One of the great environmental issues of today is deforestation, with millions of hectares of forest lost across the planet in the past 30 years. This deforestation affects not only people living in the nearby areas but also threatens endangered species and contributes to global warming. And forests are complex ecosystems, so the loss of trees can have wide-reaching implications for biodiversity — a topic that is now being studied using sound.
Researchers working in the Amazon rainforest collected acoustic data from beneath the forest canopy to build up a sound picture of the forest, which they say can help indicate its health. “I’ve been working with tropical forests all my professional life,” said researcher Danielle Rappaport in a statement. “I’ve never quite been to a forest that was this devastated. It’s something that you can smell, you can hear, it’s everywhere.”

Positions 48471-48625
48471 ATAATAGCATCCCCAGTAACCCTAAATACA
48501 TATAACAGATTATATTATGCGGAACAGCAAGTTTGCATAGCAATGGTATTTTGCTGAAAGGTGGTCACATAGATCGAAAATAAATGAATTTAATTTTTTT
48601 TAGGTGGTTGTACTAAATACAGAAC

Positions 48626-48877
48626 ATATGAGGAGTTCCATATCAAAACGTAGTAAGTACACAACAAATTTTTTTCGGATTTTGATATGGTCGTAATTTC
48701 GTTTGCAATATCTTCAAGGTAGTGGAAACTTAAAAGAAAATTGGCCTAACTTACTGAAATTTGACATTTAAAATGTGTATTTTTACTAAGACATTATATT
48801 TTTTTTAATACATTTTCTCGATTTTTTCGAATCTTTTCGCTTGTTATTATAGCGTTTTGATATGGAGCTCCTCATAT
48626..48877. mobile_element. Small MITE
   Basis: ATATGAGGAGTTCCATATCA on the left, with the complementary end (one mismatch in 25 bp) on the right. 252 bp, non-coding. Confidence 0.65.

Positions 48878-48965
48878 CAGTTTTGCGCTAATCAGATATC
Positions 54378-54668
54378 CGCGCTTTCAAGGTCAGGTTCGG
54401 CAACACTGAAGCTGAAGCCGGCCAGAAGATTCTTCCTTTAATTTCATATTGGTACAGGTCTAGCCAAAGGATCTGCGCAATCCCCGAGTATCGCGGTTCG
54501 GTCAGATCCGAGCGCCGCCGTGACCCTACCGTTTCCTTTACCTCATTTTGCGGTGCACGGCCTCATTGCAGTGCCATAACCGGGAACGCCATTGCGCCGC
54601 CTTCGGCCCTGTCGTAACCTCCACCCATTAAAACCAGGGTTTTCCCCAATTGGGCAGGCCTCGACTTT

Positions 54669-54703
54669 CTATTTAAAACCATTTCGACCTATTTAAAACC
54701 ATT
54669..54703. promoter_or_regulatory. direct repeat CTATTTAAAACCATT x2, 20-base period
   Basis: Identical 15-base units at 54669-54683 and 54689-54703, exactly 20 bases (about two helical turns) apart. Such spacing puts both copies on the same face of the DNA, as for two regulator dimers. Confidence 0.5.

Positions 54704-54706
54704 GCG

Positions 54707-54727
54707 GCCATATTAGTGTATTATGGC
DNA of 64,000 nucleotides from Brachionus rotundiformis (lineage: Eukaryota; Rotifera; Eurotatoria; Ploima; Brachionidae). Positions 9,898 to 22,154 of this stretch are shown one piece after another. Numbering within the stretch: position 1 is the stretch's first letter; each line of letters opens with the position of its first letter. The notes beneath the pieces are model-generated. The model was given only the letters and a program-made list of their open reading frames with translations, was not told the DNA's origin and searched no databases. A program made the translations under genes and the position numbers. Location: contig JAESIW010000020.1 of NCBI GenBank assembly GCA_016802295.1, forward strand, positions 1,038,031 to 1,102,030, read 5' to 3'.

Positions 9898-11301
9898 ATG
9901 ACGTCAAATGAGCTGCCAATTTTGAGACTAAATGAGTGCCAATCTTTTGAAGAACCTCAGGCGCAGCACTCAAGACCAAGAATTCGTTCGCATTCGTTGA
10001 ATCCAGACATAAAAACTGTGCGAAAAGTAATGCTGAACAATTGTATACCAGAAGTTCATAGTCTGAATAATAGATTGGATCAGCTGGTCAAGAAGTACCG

Rappaport and her colleagues used a network theory approach to analyze data from multiple recorders around the forest, by listening to the overall soundscape rather than identifying the sounds of each individual species of birds, insects, primates, and more.
“It’s one more step towards understanding the sound community without needing to know which individual species are there because we’re starting to listen for them in ways that help us connect the coordinated production of sound, even if we don’t know who’s making the noise,” said another of the researchers, Doug Morton.
This acoustic data was combined with data from NASA Landsat satellites about areas of logging or fires. The Landsat data stretches back over 30 years, so it helps give a timeline of activity in the Amazon as it is affected by human behavior. It was supplemented by lidar data showing a three-dimensional map of the rainforest canopy. Taken together, the soundscape can reveal surprising information about biodiversity in forests.
The research showed that although forests do have some ability to recover from logging, biodiversity in forests that have been repeatedly logged is worse than in those which have only been logged once.
“Sound data add a new dimension to our understanding of the Amazon,” Morton said. “I’m fascinated by what we still have to learn.”
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